8. During your employment with the Company, the Company may, at any time, at its sole discretion station you in any other location in India. The Company shall also be entitled at any time to transfer you to any of its Affiliates, Subsidiaries or Sister Companies with or without any changes to the terms and conditions and you shall comply with all directions and instructions in that regard.
9. You will keep the Management informed of any change in your residential address. In case of your inability to do so, any communication sent at the address available with the Management will be deemed to have been served on you.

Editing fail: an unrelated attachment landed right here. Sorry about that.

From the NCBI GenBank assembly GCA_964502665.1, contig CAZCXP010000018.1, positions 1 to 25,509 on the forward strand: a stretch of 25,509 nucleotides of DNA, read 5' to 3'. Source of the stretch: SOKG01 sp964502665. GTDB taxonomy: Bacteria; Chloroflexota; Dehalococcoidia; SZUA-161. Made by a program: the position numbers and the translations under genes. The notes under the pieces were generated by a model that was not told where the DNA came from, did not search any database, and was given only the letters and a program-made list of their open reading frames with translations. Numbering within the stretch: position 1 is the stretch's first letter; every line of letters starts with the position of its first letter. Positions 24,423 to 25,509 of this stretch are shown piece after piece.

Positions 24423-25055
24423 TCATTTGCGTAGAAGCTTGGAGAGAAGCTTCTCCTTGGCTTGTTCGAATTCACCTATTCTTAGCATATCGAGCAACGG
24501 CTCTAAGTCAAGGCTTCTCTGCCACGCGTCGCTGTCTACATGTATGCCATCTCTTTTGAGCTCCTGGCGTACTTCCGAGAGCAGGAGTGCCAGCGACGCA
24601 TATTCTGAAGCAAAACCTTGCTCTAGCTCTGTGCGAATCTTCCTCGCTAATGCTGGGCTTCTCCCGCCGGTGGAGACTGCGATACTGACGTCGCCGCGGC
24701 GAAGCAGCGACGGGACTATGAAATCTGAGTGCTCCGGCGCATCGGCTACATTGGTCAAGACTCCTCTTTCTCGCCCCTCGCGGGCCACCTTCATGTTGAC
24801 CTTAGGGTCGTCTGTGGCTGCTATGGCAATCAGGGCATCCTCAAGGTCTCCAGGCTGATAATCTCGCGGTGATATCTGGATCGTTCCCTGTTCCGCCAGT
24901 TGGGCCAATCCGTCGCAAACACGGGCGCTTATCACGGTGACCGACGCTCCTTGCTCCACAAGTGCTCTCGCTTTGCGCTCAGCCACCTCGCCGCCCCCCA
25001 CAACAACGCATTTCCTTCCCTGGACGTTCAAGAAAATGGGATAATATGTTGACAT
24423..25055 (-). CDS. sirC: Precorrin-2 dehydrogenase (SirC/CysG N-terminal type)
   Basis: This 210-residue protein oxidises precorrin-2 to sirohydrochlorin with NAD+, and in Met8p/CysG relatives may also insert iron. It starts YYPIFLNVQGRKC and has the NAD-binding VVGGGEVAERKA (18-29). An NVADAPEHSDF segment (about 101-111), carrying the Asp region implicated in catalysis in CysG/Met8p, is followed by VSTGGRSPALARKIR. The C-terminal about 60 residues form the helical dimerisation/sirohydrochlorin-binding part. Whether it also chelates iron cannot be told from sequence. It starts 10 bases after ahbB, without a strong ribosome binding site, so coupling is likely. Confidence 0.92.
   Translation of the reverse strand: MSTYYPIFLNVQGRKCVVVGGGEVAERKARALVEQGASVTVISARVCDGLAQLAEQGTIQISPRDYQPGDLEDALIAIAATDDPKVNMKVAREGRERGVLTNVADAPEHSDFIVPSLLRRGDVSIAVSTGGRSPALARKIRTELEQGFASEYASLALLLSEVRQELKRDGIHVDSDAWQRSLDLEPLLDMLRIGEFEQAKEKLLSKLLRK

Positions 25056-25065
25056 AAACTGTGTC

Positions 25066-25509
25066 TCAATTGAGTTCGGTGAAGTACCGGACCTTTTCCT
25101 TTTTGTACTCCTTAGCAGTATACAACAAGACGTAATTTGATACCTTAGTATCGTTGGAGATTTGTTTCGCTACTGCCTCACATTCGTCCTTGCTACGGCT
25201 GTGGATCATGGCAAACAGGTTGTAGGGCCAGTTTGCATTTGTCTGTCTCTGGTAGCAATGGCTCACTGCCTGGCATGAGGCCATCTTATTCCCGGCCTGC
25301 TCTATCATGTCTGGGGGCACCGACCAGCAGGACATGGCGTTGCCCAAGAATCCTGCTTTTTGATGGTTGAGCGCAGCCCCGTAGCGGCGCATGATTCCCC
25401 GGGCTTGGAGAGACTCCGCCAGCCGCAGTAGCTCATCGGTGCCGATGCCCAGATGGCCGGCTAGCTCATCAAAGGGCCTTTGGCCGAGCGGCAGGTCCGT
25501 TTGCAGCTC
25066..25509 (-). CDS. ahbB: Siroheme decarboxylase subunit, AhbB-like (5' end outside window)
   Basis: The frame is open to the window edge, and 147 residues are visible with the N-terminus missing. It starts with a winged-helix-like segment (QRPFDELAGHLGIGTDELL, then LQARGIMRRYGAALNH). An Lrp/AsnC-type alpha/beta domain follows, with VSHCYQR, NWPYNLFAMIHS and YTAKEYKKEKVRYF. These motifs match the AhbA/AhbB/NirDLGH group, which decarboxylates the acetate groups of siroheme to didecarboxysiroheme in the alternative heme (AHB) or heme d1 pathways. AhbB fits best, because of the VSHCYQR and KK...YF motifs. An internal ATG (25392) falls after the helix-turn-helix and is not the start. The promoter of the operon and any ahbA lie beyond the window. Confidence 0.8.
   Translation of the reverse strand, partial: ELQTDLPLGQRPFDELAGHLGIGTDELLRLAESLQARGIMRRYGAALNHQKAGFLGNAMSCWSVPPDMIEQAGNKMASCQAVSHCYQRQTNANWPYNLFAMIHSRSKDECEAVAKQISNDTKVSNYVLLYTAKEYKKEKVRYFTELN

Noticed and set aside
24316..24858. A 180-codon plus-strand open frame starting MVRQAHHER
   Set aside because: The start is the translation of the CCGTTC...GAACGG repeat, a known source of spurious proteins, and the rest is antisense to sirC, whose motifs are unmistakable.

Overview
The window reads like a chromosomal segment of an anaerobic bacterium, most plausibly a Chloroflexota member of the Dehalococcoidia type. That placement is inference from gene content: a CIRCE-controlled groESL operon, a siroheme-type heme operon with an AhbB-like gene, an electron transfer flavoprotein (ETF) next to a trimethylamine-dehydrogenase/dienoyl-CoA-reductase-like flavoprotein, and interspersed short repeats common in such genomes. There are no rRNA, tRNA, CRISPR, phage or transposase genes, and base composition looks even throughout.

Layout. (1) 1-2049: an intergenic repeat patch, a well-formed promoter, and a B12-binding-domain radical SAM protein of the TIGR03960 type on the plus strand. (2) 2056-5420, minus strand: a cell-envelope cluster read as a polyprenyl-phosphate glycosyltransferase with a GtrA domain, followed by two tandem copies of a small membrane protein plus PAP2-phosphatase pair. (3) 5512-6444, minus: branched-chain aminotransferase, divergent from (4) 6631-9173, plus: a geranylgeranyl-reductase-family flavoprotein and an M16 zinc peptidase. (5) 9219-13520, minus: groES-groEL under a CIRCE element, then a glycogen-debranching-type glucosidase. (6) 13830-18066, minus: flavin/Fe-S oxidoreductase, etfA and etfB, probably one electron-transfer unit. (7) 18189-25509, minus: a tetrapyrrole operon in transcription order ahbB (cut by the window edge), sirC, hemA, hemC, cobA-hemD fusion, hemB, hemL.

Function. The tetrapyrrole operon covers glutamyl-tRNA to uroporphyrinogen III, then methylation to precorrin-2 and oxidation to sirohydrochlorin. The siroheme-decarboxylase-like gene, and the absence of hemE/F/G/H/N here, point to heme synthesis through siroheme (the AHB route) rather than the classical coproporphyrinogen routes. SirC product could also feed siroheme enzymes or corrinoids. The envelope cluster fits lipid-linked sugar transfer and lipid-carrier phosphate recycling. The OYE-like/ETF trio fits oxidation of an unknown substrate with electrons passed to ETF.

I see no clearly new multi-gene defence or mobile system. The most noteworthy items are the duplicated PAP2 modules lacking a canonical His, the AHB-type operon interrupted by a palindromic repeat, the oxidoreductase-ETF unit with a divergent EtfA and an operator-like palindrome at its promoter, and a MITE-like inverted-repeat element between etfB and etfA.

10. You shall devote your whole time and attention to your employment with the company and shall discharge your duties such that you undertake not to engage yourself directly or indirectly with, or without remuneration in any other employment, service or calling of any nature whatsoever without written permission from the Company.
11. You will not at any time without the consent in writing of the Company during the term of your service with the Company or after the termination of service by notice, discharge or otherwise, make known or divulge in any manner whatsoever any information which, while in the service of the Company you have acquired as secret information concerning the technical processes, patents, transactions, finances or affairs of the Company. In addition, you shall be bound by the decision of the Company in regard to publications written or otherwise, of any work with which you may be associated. It is, however, mutually agreed that this undertaking shall in no way affect your right to make use of the general knowledge and skill, which you have acquired in the service of the Company.